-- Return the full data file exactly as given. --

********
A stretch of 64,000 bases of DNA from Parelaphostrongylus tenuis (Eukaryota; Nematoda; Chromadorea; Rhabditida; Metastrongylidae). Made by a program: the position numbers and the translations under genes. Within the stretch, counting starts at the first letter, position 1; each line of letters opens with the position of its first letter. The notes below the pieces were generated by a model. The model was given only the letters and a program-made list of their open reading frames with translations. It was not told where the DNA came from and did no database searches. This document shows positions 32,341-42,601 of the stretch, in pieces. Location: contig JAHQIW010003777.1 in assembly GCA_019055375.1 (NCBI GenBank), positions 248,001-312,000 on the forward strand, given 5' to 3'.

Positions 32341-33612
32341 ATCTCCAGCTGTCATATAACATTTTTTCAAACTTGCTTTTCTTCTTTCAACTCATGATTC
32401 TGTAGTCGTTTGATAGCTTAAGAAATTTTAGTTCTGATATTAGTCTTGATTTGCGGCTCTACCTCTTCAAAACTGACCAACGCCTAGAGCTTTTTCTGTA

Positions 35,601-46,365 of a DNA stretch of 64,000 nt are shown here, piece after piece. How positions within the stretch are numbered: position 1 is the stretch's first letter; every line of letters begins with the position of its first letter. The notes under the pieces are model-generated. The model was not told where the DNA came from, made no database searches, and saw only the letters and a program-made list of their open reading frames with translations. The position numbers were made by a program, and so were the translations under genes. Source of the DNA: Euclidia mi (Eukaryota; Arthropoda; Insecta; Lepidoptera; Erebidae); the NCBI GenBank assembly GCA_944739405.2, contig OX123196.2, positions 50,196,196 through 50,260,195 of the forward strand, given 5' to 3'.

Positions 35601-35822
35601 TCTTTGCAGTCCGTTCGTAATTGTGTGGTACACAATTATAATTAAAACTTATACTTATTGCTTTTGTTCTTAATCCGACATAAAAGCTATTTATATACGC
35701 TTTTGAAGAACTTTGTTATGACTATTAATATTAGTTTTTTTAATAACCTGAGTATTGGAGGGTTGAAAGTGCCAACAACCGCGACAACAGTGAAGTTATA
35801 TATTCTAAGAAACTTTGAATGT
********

A stretch of 64,000 bases of DNA from Parelaphostrongylus tenuis (Eukaryota; Nematoda; Chromadorea; Rhabditida; Metastrongylidae). Made by a program: the position numbers and the translations under genes. Within the stretch, counting starts at the first letter, position 1; each line of letters opens with the position of its first letter. The notes below the pieces were generated by a model. The model was given only the letters and a program-made list of their open reading frames with translations. It was not told where the DNA came from and did no database searches. This document shows positions 32,341-42,601 of the stretch, in pieces. Location: contig JAHQIW010003777.1 in assembly GCA_019055375.1 (NCBI GenBank), positions 248,001-312,000 on the forward strand, given 5' to 3'.

Positions 32341-33612
32341 ATCTCCAGCTGTCATATAACATTTTTTCAAACTTGCTTTTCTTCTTTCAACTCATGATTC
32401 TGTAGTCGTTTGATAGCTTAAGAAATTTTAGTTCTGATATTAGTCTTGATTTGCGGCTCTACCTCTTCAAAACTGACCAACGCCTAGAGCTTTTTCTGTA

Positions 35,601-46,365 of a DNA stretch of 64,000 nt are shown here, piece after piece. How positions within the stretch are numbered: position 1 is the stretch's first letter; every line of letters begins with the position of its first letter. The notes under the pieces are model-generated. The model was not told where the DNA came from, made no database searches, and saw only the letters and a program-made list of their open reading frames with translations. The position numbers were made by a program, and so were the translations under genes. Source of the DNA: Euclidia mi (Eukaryota; Arthropoda; Insecta; Lepidoptera; Erebidae); the NCBI GenBank assembly GCA_944739405.2, contig OX123196.2, positions 50,196,196 through 50,260,195 of the forward strand, given 5' to 3'.

Positions 35601-35822
35601 TCTTTGCAGTCCGTTCGTAATTGTGTGGTACACAATTATAATTAAAACTTATACTTATTGCTTTTGTTCTTAATCCGACATAAAAGCTATTTATATACGC
35701 TTTTGAAGAACTTTGTTATGACTATTAATATTAGTTTTTTTAATAACCTGAGTATTGGAGGGTTGAAAGTGCCAACAACCGCGACAACAGTGAAGTTATA
35801 TATTCTAAGAAACTTTGAATGT